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23 Cards in this Set

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•Failure to drive with due regard for the safety of others.
•An agency when it has not adopted a written policy on police pursuits.
•A negligent or wrongful act or omission by an employee of the entity.
•When not in immediate pursuit of actual or suspected violator or responding to a bonafide emergency.
conditions under which an officer or law enforcement agency may be held liable for deaths, injury, or property damage which occur while in an emergency vehicle being operated under emergency conditions.
•The Conditions under which a pursuit may be initiated and when it should be terminated.

•The manner in which emergency equipment (light and siren) should be used.

•Pursuit procedures.
issues which are usually addressed by a law enforcement agency's pursuit policy
•Headlights reduce visibility of emergency lights.
*Surrounding environmental conditions reduce effectiveness of lights.
•As speed of vehicle increases, effectiveness of audible warning devices decreases.
•Audible devices are less effective in heavy traffic.
•Distractions inside motorist's vehicle reduce effectiveness of sirens.
•High density urban/business structures cause siren sound deflection.
the effectiveness and limitations of emergency equipment and vehicle equipment.
•Prevent traffic collisions due to faulty equipment.
•Maintain operational efficiency of the vehicle.
•Provide a sense of confidence in the vehicle.
three basic objectives of a pre-shift vehicle safety inspection.
•Mechanical check

•Interior check

•Exterior check

•Required inventory
components of a pre-shift vehicle inspection.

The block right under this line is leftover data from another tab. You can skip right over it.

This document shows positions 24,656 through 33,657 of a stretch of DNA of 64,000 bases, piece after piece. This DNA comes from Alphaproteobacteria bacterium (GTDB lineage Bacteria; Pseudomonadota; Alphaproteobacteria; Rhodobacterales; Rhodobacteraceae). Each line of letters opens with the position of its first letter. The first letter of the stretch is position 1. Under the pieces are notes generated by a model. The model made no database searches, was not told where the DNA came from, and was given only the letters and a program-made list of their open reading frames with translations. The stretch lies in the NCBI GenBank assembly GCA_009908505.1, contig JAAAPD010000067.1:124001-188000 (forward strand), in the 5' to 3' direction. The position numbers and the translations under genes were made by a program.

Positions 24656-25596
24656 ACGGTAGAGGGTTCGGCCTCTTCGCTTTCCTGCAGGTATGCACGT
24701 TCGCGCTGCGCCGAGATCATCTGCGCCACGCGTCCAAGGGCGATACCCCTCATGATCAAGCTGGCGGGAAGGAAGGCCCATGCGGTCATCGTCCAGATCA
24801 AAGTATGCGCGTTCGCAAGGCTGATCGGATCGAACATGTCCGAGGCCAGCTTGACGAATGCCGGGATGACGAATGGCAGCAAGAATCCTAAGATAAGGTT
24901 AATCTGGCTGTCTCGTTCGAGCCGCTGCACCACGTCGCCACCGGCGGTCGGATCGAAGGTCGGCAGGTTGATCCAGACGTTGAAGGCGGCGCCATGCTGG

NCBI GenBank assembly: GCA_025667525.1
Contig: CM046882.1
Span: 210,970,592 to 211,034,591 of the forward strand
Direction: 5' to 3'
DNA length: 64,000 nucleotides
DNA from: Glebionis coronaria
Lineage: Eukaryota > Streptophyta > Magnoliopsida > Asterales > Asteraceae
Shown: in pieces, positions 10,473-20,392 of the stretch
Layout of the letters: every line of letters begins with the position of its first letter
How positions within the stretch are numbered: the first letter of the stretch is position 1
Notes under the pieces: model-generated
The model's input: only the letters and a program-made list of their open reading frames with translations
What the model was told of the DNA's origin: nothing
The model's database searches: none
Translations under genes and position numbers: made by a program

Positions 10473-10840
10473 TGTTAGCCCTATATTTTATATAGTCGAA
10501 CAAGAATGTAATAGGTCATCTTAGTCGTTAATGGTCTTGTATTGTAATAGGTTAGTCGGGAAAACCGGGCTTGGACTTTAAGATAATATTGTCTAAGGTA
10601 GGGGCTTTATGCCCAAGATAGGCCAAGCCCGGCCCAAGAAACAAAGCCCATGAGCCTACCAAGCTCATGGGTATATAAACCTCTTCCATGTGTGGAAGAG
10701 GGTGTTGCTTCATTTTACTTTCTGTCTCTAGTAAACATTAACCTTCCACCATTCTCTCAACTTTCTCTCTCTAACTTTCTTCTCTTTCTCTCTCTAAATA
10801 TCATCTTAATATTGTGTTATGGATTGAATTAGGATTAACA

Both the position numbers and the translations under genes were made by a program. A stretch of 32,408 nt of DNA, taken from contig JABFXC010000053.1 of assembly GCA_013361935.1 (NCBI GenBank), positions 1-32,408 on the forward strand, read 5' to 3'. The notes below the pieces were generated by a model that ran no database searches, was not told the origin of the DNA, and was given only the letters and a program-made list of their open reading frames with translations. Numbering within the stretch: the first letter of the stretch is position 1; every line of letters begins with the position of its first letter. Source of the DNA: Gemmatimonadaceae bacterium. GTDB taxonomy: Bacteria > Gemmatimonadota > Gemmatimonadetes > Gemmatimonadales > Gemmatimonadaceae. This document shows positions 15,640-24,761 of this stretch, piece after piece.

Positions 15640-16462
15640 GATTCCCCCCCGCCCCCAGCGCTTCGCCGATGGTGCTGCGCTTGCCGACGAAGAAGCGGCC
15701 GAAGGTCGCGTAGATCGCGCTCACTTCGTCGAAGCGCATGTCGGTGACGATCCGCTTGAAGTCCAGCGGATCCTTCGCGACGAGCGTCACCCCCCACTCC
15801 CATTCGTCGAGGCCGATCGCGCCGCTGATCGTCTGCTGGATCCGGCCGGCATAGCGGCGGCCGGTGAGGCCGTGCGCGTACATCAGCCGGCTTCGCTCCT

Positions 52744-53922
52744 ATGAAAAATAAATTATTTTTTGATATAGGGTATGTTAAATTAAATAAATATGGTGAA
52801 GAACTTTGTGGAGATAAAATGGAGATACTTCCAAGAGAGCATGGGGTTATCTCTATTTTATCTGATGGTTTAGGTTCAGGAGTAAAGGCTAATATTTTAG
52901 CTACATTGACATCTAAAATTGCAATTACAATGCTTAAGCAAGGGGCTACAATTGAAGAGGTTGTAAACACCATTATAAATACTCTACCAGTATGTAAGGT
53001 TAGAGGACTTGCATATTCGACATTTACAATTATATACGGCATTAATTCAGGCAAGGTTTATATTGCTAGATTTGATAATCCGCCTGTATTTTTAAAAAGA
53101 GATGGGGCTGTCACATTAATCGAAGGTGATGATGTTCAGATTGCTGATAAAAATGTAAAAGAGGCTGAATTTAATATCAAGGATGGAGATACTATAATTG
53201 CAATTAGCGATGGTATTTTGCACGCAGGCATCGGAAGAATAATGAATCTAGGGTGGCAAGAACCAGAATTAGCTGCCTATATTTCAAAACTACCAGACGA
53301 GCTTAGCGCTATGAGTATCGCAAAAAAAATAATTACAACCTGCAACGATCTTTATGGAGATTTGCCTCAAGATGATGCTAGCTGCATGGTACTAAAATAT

•Seat adjustment
•Mirror adjustment
•Foot placement
•Hand placement
the techniques of proper vehicle operation.
•Hand positioning
•Shuffle steering
•Evasive steering
•Counter steering

•Unavoidable collisions
proper steering techniques for various aspects of vehicle operation.
•Driver attitude
•Driver skill
•Vehicle capability
•Driving conditions
components of "defensive driving".
•Over-confidence
•Self-righteousness
•Impatience
•Preoccupation

•Peer pressure
factors which may contribute to traffic collisions.
•Unsafe speed for conditions
•Right-of-way violations
•Left-hand turns
•Backing

•Parking
driving movements or activities most frequently contributing to law enforcement collisions.
•Fatigue lowers visual efficiency
•Fatigue causes longer perception time
•Fatigue causes longer decision/reaction time
reasons why "fatigue" is a physiological condition which poses a threat to safe driving.
•Reduced chance of injury or death if involved in a collision
•Better vehicle control
•Compliance with applicable statutes and/or policy
•Proper placement of lap belts and head rests
advantages of using seat (safety) belts when driving a vehicle.
•Traffic density
•Speed of vehicles
•Type of vehicles
•Pedestrians

•Animals
traffic conditions that affect safe vehicle operation.
•Driver

•Vehicle

•Road

•Weather

•Speed
conditions which influence the overall "stopping distance" of a vehicle.
•Turning radius increases as speed increases and decreases as speed is reduced.
•Traction limits may be exceeded as speed increases.
•Weight transfer increases as speed increases.
effects of speed upon a turning vehicle.
•Perception of danger
•Decision/reaction
•Braking
proper sequence, the components that make up total stopping distance.
(A) a fire department or police vehicle; (B) a public or private ambulance operated by a person who has been issued a license by the Texas Department of Health;(C) a municipal department or public service corporation emergency vehicle that has been designated or authorized by the governing body of a municipality;(D) a private vehicle of a volunteer firefighter or a certified emergency medical services employee or volunteer
when responding to a fire alarm or medical emergency;
(E) an industrial emergency response vehicle, including an industrial ambulance, when responding to an emergency,